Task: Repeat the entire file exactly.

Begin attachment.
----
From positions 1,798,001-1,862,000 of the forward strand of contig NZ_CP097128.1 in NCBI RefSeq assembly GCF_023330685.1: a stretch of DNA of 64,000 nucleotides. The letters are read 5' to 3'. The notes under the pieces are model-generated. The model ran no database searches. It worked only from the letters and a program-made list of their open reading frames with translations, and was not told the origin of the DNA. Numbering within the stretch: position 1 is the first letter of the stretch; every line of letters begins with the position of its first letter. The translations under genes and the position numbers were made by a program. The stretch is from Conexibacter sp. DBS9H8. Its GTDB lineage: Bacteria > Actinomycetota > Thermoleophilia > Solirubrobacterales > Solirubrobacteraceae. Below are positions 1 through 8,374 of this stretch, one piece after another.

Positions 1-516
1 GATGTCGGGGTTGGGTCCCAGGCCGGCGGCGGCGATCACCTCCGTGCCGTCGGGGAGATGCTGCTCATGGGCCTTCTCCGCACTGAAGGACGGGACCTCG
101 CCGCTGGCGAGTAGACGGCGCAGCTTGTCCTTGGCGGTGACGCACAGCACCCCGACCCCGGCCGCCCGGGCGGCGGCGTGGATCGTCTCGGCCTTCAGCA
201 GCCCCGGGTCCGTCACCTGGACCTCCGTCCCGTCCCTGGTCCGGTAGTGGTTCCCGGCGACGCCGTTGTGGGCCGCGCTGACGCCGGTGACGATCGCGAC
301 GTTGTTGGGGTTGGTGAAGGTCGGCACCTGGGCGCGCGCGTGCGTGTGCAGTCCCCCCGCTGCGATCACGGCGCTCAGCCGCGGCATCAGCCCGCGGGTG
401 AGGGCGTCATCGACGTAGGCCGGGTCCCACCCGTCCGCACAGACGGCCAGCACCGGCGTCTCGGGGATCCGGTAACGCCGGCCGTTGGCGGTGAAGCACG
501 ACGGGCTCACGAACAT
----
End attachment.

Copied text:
From positions 1,798,001-1,862,000 of the forward strand of contig NZ_CP097128.1 in NCBI RefSeq assembly GCF_023330685.1: a stretch of DNA of 64,000 nucleotides. The letters are read 5' to 3'. The notes under the pieces are model-generated. The model ran no database searches. It worked only from the letters and a program-made list of their open reading frames with translations, and was not told the origin of the DNA. Numbering within the stretch: position 1 is the first letter of the stretch; every line of letters begins with the position of its first letter. The translations under genes and the position numbers were made by a program. The stretch is from Conexibacter sp. DBS9H8. Its GTDB lineage: Bacteria > Actinomycetota > Thermoleophilia > Solirubrobacterales > Solirubrobacteraceae. Below are positions 1 through 8,374 of this stretch, one piece after another.

Positions 1-516
1 GATGTCGGGGTTGGGTCCCAGGCCGGCGGCGGCGATCACCTCCGTGCCGTCGGGGAGATGCTGCTCATGGGCCTTCTCCGCACTGAAGGACGGGACCTCG
101 CCGCTGGCGAGTAGACGGCGCAGCTTGTCCTTGGCGGTGACGCACAGCACCCCGACCCCGGCCGCCCGGGCGGCGGCGTGGATCGTCTCGGCCTTCAGCA
201 GCCCCGGGTCCGTCACCTGGACCTCCGTCCCGTCCCTGGTCCGGTAGTGGTTCCCGGCGACGCCGTTGTGGGCCGCGCTGACGCCGGTGACGATCGCGAC
301 GTTGTTGGGGTTGGTGAAGGTCGGCACCTGGGCGCGCGCGTGCGTGTGCAGTCCCCCCGCTGCGATCACGGCGCTCAGCCGCGGCATCAGCCCGCGGGTG
401 AGGGCGTCATCGACGTAGGCCGGGTCCCACCCGTCCGCACAGACGGCCAGCACCGGCGTCTCGGGGATCCGGTAACGCCGGCCGTTGGCGGTGAAGCACG
501 ACGGGCTCACGAACAT